We believe that this is a product that can be really helpful in making a major impact to reduce cardiovascular risks and reduce the burden on healthcare economics. Therefore, we believe that we could and should be able to get it as a prescribed reimbursable product.
Can you share a snapshot of your early career?
I’m a biologist and geneticists by training, and have always focused on science, and life science in particular. I’ve started a PhD program, but thought that it will take too long to see any impact. I completed my education with an MBA and started consulting in the biotech sphere in the early 2000s.
I then went into industry by joining Genzyme, a leading US biotech company which has now been acquired by Sanofi. Genzyme did focus on therapies to treat rare diseases, and we built up its cardiovascular franchise. We addressed the task in targeting drugs addressing clear unmet needs instead of setting up blockbuster medicine.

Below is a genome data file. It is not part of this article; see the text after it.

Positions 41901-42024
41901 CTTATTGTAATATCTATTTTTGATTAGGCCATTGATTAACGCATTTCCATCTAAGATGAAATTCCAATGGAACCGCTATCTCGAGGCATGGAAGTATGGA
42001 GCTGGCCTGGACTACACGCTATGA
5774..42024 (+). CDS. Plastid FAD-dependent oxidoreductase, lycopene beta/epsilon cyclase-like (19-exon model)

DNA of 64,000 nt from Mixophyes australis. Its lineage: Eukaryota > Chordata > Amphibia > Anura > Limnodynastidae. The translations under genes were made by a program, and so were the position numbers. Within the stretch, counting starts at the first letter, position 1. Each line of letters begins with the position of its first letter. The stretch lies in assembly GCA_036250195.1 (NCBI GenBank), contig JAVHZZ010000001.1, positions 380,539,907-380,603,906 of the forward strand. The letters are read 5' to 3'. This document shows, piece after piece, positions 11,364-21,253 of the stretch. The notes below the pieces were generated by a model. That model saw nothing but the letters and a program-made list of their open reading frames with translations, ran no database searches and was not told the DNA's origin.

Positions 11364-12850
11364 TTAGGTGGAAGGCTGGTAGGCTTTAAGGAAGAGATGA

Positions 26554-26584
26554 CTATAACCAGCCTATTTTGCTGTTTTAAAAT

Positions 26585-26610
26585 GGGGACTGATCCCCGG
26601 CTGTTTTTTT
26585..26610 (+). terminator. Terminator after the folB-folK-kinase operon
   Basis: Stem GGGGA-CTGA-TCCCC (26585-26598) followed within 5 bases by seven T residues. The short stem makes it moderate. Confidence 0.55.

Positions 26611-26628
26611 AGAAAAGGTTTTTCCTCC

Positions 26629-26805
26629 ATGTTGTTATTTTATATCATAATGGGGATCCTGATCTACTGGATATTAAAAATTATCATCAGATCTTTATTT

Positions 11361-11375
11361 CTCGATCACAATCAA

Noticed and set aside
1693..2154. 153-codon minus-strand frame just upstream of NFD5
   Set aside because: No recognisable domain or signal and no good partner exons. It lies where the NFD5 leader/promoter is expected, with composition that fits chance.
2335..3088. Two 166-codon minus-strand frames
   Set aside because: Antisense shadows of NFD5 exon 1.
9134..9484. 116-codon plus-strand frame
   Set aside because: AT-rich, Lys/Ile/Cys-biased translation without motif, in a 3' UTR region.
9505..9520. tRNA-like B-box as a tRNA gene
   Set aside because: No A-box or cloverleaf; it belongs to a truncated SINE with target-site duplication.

I later joined Haselmeier, as third generation of this family company to develop and grow it further. We sold Haselmeier end of last year. The company focuses on drug delivery, specifically devices for subcutaneous injection of liquid drugs. I had different roles in building up project management, taking care of customers and business development, and in the last 4 years built up the Swiss entity for innovation and IP. This brought the company to a good spot, which enabled us to sell it.
After that, I decided to go back into entrepreneurship, but this time by starting something from the very beginning. Now, we are really building from scratch. This is what makes it quite interesting and somewhat more challenging.
What drives you?